A typical Scenario of Financial Hardship
Todd is living a financially comfortable lifestyle, with a household gross income $85,000 per year. Todd is married and has two children. Both are attending middle school and they have made plans for a cruise vacation, which is coming next month. The travel agent has been fully paid in advance for the cruise.
In the interim, Todd’s mother-in-law became ill and is hospitalized. The prognoses is that she will need to live in a nursing home, because she will need 24 hour care; however, they decide to bring her to home, as that would be the better option. After all, he has an extra bedroom.
Arrangements are made and his mother-in-law moves in. A 24 caretaker is hired to care for her and although this is starting to become a financial burden on the family budget, Todd decided not to cancel the cruise. His thoughts were that as long as he and his wife are working, there will be no need for concern.
While on the cruise, their excursions that have totaled over $2,000 for the four of them. The charges were put on his credit card and Todd felt that shouldn’t be a problem.
Upon their return, they find out that his mother-in-law requires special medication that Medicare won’t pay for and it costs $1100 per month.
All these expenses are adding up. A larger portion of the $85,000 is now going to these new financial obligations, but Todd is managing it fairly well, although he found that he is being late on some of his credit cards, as well as his mortgage. Despite this being a concern, Todd does not take it too seriously, because he is making the payments before the 30 day deadline, so his credit is still good.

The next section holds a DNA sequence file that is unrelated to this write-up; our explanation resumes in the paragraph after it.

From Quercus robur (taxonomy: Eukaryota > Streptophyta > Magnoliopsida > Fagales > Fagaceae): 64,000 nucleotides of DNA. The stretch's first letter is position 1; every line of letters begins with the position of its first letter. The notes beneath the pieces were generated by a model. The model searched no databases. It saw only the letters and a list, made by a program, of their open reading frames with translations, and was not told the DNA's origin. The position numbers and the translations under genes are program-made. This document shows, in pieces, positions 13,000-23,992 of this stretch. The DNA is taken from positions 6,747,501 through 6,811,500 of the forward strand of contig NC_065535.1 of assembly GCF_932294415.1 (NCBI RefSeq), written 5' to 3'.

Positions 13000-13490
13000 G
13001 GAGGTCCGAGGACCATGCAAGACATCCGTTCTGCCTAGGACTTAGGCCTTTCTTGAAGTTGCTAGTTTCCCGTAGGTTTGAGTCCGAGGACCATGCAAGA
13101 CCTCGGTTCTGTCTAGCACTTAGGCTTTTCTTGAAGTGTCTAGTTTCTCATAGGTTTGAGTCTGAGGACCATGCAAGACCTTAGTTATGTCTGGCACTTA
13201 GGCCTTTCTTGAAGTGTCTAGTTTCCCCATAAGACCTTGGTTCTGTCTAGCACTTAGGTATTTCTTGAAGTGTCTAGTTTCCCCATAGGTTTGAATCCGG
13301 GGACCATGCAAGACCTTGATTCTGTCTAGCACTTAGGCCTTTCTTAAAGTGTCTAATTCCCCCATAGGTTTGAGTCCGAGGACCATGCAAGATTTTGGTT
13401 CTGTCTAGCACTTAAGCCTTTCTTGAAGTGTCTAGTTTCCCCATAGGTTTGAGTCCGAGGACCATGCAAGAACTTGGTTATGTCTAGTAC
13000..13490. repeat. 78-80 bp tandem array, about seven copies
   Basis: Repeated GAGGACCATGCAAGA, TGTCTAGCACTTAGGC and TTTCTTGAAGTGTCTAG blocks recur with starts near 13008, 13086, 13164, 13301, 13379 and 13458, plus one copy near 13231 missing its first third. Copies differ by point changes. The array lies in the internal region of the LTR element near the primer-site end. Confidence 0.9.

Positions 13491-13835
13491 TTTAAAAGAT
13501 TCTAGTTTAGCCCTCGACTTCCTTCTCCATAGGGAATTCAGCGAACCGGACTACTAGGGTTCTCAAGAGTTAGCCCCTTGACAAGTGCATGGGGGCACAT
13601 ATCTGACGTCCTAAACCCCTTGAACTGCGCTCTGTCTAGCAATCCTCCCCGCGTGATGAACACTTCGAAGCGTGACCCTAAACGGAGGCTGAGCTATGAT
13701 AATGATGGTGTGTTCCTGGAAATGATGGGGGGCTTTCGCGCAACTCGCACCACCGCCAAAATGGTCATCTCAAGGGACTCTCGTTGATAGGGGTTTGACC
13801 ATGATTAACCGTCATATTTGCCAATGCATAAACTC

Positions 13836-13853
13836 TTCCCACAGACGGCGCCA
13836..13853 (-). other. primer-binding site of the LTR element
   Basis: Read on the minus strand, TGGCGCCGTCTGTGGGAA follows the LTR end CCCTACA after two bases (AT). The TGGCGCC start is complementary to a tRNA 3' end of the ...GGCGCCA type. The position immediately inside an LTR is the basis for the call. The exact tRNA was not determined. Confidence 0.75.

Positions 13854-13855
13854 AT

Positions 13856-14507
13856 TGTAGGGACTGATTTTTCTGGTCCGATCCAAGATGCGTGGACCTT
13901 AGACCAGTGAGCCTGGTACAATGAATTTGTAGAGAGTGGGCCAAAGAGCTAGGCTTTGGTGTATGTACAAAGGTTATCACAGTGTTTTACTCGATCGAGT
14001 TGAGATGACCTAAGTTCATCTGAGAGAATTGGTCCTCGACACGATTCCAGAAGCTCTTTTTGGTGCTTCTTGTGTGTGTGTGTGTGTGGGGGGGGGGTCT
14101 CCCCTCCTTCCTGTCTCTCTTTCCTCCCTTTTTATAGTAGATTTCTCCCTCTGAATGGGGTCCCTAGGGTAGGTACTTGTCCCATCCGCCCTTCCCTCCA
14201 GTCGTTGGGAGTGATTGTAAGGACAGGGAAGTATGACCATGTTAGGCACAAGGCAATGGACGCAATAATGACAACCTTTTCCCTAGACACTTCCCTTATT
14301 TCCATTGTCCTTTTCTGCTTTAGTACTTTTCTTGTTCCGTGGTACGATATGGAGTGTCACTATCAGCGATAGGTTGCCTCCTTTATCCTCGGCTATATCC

Nine months later, his wife was laid off from work. $35,000 per year income is no more.
In order to maintain his good credit and not be 30 days late on their mortgage, Todd realizes that he should withdraw some money from his IRA. Six months have passed and he has been taking money out from his IRA on a continuous basis, totaling over $25,000.
Tax time has arrived and he and his wife are told that they owe the IRS $8,500 in early withdrawal penalties.
The credit card companies are calling him, but he ignores their calls.
It is now apparent that they cannot keep up with their expenses and have no choice but to seek the advice of a bankruptcy attorney.
How can Todd have avoided this financial crises?
- Todd anticipated additional expenses, but did nothing about it. That was his first mistake. Todd should have planned ahead by budgeting what the family can and cannot afford. Thinking that he can handle it, when he actually was not sure is only fooling himself. He should have taken these upcoming expenses much more seriously and not pretend that everything was going to be OK.
- If the numbers still didn’t work after his budgeting calculations, then he should have taken the next step. In our scenario, Todd should have cancelled the cruise. For some cruise lines, you can get a full or partial refund or a credit to take the cruise at a later date. In addition, Todd did not anticipate the additional excursions costs and other additional costs associated with the cruise.
- Todd could have contacted his mortgage company and asked for a loan modification. There are programs that could help him; such as HAMP and HARP. Also, if he realized his credit score was going downhill, he could have tried to refinance his mortgage at a lower rate or try for an FHA loan.
- He could have contacted the credit card companies and tell them his situation. Ignoring the credit card companies does not mean they will go away and possible legal action can occur if not handled appropriately. Many banks have payment plans for people who have come across unexpected financial distress.
- Many people get penalized by withdrawing money from their IRA before the age of 59 1/2. Unless there is extreme hardship (e.g. you may lose your house), you should not consider this option, but Todd did and had to deal with an $8,000 additional financial burden from the IRS.
- Going to debt relief services is another option that Todd did not consider.
Bottom line: Always plan ahead for the unexpected. If you anticipate future expenses, make arrangements in advance to budget and compensate for those expenses. If you see that you can’t afford it, do not look for ways to continue to pay for everything and ‘expect’ it will be alright. There are many resources where you can go for help and contacting them is your first step to financial stress relief.